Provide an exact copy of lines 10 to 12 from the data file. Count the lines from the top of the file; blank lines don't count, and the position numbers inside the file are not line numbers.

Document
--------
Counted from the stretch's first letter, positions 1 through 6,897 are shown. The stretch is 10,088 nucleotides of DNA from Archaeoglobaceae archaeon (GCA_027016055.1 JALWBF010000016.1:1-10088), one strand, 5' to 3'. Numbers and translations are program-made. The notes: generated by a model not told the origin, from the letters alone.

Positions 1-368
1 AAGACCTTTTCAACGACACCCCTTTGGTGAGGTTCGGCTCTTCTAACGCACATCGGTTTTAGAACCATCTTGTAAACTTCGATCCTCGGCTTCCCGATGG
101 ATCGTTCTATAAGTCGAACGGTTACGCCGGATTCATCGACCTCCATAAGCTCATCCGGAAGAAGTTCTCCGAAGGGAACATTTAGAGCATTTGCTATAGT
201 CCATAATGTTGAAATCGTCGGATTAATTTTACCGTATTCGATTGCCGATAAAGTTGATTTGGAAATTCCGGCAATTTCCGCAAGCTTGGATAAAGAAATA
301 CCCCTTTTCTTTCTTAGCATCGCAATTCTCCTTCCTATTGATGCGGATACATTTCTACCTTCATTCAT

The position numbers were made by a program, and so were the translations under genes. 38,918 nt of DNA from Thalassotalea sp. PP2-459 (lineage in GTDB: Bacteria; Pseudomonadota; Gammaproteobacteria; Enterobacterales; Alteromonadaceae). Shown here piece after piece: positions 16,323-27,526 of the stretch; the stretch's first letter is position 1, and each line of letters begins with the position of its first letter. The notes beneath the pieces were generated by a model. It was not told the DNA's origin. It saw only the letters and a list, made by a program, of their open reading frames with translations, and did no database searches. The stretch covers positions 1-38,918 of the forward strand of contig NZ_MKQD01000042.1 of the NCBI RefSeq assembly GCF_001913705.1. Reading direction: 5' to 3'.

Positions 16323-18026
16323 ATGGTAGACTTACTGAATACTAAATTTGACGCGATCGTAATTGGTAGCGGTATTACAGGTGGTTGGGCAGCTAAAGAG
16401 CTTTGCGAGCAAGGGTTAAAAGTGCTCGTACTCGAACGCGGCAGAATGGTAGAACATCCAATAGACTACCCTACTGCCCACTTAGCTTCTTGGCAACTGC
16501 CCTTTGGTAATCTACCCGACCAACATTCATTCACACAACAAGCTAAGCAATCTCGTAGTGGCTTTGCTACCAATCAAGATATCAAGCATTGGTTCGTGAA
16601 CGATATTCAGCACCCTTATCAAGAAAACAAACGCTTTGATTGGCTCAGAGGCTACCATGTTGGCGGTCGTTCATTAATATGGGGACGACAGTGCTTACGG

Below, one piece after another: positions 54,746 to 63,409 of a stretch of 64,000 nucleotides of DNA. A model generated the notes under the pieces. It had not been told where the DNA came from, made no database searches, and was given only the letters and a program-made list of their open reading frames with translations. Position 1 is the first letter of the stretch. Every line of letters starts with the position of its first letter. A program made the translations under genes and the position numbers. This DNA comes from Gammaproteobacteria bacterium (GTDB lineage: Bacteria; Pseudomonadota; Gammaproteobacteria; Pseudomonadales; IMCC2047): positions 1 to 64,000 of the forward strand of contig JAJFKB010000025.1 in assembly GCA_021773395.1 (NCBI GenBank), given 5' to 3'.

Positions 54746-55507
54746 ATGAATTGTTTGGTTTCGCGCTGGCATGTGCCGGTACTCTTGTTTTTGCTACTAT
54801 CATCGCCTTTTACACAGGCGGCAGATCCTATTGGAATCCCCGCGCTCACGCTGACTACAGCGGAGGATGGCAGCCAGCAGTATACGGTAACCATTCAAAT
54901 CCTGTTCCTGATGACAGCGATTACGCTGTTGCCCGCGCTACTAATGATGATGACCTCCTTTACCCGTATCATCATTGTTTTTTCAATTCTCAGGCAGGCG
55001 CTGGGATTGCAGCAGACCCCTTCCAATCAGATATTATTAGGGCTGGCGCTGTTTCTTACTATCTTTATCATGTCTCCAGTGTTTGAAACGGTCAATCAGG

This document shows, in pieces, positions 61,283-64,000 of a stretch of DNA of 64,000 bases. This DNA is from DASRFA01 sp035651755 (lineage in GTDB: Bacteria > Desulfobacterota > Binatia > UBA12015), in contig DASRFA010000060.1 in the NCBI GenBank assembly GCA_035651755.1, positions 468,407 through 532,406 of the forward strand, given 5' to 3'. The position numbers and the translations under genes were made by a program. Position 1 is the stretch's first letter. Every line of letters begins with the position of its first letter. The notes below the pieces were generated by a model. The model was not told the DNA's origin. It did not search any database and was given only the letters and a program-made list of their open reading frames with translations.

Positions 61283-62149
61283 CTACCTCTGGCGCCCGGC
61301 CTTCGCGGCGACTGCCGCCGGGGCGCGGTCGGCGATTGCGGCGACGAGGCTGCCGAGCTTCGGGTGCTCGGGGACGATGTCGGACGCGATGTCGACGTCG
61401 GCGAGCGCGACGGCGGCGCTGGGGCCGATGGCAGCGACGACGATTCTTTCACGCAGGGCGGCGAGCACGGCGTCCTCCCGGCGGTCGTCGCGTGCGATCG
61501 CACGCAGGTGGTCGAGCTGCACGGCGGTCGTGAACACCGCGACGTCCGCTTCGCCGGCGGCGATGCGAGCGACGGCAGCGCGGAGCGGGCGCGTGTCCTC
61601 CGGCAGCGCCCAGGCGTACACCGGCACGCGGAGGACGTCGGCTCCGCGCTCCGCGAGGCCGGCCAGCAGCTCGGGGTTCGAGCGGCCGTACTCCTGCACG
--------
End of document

16401 CTTTGCGAGCAAGGGTTAAAAGTGCTCGTACTCGAACGCGGCAGAATGGTAGAACATCCAATAGACTACCCTACTGCCCACTTAGCTTCTTGGCAACTGC
16501 CCTTTGGTAATCTACCCGACCAACATTCATTCACACAACAAGCTAAGCAATCTCGTAGTGGCTTTGCTACCAATCAAGATATCAAGCATTGGTTCGTGAA
16601 CGATATTCAGCACCCTTATCAAGAAAACAAACGCTTTGATTGGCTCAGAGGCTACCATGTTGGCGGTCGTTCATTAATATGGGGACGACAGTGCTTACGG